4. COVID developments brought on OSHA to evaluate masks tips – company insurances

The ever-changing and sometimes conflicting federal, state, and local guidelines on masks in the workplace have posed a challenge for employers to overcome as they progressed through the pandemic.

The Occupational Safety and Health Agency had to revise its own guidelines on wearing masks in the workplace in May when the Centers for Disease Control and Prevention issued updated guidelines that found that fully vaccinated individuals were not required to wear face masks in most environments.

The development that led OSHA to issue a statement online that it intends to update its guidance on how to contain and prevent the spread of COVID-19 in the workplace was the fourth most-read worker compensation history on the corporate insurance website in 2021.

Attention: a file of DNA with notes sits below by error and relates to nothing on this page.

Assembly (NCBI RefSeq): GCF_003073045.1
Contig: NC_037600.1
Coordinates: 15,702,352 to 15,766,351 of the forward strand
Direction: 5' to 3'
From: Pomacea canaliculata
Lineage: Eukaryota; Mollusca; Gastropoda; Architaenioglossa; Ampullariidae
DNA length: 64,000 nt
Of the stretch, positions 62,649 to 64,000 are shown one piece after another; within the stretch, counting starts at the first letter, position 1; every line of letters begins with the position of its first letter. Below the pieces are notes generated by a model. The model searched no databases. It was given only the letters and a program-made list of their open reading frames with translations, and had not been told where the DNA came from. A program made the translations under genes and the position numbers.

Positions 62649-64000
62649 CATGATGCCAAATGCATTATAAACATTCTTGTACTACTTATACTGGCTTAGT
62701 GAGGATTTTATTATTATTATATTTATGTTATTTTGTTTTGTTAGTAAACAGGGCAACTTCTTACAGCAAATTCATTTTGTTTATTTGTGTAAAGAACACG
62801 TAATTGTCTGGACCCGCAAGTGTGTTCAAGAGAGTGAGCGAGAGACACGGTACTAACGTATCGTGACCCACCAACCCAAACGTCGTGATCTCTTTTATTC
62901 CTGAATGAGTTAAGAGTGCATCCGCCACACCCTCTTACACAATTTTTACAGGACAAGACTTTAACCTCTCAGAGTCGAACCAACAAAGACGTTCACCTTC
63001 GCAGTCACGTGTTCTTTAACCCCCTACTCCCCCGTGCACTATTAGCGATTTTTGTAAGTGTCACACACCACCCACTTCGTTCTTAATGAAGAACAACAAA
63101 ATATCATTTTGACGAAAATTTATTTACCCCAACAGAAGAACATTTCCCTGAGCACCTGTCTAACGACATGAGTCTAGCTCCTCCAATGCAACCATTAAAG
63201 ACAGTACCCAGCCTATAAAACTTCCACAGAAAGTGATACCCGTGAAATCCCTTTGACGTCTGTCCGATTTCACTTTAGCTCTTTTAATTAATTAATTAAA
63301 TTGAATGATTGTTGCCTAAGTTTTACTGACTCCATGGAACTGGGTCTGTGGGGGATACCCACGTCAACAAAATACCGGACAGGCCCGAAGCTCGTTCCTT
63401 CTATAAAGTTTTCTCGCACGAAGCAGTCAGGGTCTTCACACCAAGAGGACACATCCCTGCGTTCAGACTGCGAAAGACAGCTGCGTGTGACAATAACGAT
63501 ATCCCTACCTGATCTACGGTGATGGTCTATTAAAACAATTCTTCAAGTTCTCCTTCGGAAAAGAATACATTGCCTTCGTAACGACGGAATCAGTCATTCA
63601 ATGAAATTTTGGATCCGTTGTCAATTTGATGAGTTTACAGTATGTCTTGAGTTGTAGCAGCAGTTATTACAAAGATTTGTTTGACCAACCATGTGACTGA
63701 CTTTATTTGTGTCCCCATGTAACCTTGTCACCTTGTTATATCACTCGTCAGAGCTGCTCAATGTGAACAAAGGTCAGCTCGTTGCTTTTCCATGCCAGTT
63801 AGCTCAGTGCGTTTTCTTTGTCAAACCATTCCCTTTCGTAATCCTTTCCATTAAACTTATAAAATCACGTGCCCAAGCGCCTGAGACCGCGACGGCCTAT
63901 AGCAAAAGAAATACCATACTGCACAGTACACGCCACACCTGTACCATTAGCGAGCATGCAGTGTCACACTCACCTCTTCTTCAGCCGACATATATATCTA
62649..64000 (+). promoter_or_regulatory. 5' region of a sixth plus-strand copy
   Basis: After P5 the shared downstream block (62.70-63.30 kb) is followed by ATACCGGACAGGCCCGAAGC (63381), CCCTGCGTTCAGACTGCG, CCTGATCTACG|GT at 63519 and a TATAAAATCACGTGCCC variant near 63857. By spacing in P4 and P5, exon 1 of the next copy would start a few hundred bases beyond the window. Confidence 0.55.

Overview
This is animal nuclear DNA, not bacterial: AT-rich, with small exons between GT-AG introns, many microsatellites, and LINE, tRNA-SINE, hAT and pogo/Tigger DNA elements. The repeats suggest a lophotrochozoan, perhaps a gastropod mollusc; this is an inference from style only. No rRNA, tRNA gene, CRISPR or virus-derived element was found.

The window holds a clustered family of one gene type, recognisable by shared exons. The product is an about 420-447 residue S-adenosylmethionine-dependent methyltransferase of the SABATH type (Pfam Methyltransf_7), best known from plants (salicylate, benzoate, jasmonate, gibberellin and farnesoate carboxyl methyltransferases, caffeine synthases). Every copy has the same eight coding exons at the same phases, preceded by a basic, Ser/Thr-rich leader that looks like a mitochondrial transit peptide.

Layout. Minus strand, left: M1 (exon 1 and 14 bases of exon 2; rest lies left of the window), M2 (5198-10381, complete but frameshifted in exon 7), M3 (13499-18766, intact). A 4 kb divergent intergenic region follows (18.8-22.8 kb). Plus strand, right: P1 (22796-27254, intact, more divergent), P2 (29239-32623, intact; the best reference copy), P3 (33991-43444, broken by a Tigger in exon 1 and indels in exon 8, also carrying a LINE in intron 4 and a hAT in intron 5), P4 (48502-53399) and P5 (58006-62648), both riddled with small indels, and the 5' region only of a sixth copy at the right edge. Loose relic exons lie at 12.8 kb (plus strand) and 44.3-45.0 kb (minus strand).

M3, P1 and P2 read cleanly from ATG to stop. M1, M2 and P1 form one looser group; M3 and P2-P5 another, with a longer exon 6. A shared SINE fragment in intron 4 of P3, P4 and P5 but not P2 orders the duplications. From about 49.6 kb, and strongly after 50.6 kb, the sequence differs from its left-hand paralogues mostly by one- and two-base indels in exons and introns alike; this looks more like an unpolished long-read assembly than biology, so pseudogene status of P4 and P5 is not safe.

Employers waited weeks for OSHA to provide better guidance on whether workers should wear masks, which caused confusion and frustration for many companies.

Finally, in July, OSHA issued new guidelines for pandemic workplaces, aligning the agency with the CDC's policy of requiring vaccinated individuals to wear face masks in areas of high transmission.

It did so after the CDC updated its recommendations for fully vaccinated people to reduce their risk of contracting the Delta variant and potentially passing it on to others.

Meanwhile, companies have been fined for failing to take measures to contain the spread of the coronavirus. In early April, OSHA had a Massachusetts tax deal worth more than $ 136,000 for banning employees and customers from wearing masks despite a statewide mask mandate.

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